First Republic shares plunge as Bill Ackman warns $30B rescue could spread ‘financial contagion’

First Republic Bank shares plunged in trading Friday as hedge fund billionaire Bill Ackman warned that a historic $30 billion plan to rescue the troubled lender could fuel “financial contagion” in the banking sector.

First Republic’s stock was down 33% to $22.96 in trading Friday despite Thursday’s news that a group of 11 banks led by JPMorgan Chase, Citigroup, Bank of America and Wells Fargo extended a lifeline to First Republic after the bank experienced a mass exodus of deposits this week.

The embattled First Republic said it would suspend dividend payments to shareholders while its board focused “on reducing its borrowings and evaluating the composition and size of its balance sheet going forward.”

The stock drop erased the firm’s gain of nearly 10% on Thursday after the nation’s largest banks announced their plan to flood its coffers with deposits.

Ackman, who has repeatedly warned of a potential banking sector meltdown since Silicon Valley Bank went bust last week, argued the plan “raises more questions than answers.”

“The result is that FRB default risk is now being spread to our largest banks,” Ackman tweeted on Thursday night. “Spreading the risk of financial contagion to achieve a false sense of confidence in FRB is bad policy.”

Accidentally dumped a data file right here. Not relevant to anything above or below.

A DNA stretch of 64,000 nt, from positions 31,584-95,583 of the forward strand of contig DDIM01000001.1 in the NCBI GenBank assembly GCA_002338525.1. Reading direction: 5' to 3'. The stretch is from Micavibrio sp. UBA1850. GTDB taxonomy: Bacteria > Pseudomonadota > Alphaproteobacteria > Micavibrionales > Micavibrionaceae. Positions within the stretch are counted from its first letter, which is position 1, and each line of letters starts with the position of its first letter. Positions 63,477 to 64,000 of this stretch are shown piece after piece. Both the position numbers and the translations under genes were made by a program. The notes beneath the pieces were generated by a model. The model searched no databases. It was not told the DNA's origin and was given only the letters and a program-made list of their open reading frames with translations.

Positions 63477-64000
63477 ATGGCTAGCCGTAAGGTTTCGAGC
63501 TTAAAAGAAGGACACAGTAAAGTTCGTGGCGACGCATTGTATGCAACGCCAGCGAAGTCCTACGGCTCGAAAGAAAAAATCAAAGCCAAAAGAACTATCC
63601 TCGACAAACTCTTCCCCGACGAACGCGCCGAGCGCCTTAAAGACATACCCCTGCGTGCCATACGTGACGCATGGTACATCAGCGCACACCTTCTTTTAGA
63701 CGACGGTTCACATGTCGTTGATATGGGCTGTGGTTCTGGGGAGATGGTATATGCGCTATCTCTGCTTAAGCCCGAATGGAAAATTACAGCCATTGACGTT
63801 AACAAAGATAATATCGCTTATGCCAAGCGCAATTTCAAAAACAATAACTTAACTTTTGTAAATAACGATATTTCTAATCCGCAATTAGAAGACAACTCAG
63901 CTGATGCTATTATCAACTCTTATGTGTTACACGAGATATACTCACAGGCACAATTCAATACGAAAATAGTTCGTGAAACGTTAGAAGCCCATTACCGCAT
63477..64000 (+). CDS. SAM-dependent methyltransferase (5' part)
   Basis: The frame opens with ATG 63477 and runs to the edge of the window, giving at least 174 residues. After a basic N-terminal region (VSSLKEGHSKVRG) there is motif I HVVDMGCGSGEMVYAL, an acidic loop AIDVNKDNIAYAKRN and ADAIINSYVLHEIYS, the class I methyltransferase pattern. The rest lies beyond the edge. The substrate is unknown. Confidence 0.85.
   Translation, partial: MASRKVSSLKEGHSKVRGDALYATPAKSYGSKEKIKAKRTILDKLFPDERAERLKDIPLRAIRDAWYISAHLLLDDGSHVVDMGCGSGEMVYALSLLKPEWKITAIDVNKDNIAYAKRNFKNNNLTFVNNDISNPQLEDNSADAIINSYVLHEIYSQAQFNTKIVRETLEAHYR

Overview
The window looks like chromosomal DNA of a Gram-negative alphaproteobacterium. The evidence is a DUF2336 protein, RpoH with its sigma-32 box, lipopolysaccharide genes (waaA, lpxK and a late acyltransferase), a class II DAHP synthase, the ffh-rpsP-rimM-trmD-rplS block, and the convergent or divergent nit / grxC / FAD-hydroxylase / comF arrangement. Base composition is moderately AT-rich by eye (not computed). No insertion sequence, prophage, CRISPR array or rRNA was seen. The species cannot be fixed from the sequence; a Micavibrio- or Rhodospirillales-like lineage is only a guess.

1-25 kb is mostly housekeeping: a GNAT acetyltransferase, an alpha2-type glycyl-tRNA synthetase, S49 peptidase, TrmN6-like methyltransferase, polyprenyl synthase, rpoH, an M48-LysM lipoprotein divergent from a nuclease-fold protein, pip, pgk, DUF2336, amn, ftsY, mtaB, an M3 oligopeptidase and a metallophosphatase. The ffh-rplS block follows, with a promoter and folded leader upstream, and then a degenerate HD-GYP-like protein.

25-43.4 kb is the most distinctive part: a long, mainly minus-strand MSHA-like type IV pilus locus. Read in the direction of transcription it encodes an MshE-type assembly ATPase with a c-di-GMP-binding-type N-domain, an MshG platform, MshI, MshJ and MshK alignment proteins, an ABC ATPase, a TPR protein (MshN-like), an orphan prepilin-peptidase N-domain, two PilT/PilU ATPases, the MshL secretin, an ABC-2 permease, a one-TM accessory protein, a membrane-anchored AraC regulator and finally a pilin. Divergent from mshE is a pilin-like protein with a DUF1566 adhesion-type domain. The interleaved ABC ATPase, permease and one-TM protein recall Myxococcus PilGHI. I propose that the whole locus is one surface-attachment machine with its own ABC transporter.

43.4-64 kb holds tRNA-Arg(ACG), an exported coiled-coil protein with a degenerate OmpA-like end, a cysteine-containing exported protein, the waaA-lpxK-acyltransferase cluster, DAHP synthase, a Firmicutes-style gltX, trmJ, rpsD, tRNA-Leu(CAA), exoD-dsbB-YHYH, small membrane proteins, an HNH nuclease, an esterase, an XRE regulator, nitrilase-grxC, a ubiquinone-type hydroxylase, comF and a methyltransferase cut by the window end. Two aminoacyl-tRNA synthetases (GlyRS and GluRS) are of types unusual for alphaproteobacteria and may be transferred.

First Republic’s after-hours stock plunge showed that the “market has responded to this fictional vote of confidence,” Ackman added.

JPMorgan Chase, Citigroup, Bank of America and Wells Fargo led the rescue by each pledging $5 billion of deposits, while other firms, including Morgan Stanley and Goldman Sachs, contributed smaller amounts.

The money represented a portion of the flood of deposits larger banks received this week as spooked investors shifted their money. Bank of America alone received more than $15 billion in deposits after the recent bank failures.

Bill Ackman called the $30 billion rescue “bad policy.”
Bloomberg via Getty Images

Ackman said he has “no investments long or short in the banking sector.”

“I am simply extremely concerned about financial contagion risk spiraling out of control and causing severe economic damage and hardship,” he added. “We need to stop this now. We are beyond the point where the private sector can solve the problem and are in the hands of our government and regulators. Tick-tock.”

First Republic
First Republic shares plunged in premarket trading.
Getty Images

The $30 billion rescue plan reportedly came together during a Tuesday phone call with Treasury Secretary Janet Yellen and JPMorgan Chase boss Jamie Dimon.

Yellen floated the possibility of large banks depositing money to shore up First Republic’s balance sheets, Bloomberg reported. Dimon liked the idea and began pitching it to his contemporaries at Citigroup, Bank of America and Wells Fargo.

Janet Yellen
Yellen floated the possibility of large banks depositing money to shore up First Republic’s balance sheets.

Jamie Dimon
Jamie Dimon reportedly helped to broker the deal.
Bloomberg via Getty Images

As part of the arrangement, the banks agreed to keep their money at First Republic for at least 120 days.

The deal emerged after federal regulators stepped in to guarantee all deposits at SVB and Signature Bank – a move that critics have called a bailout.

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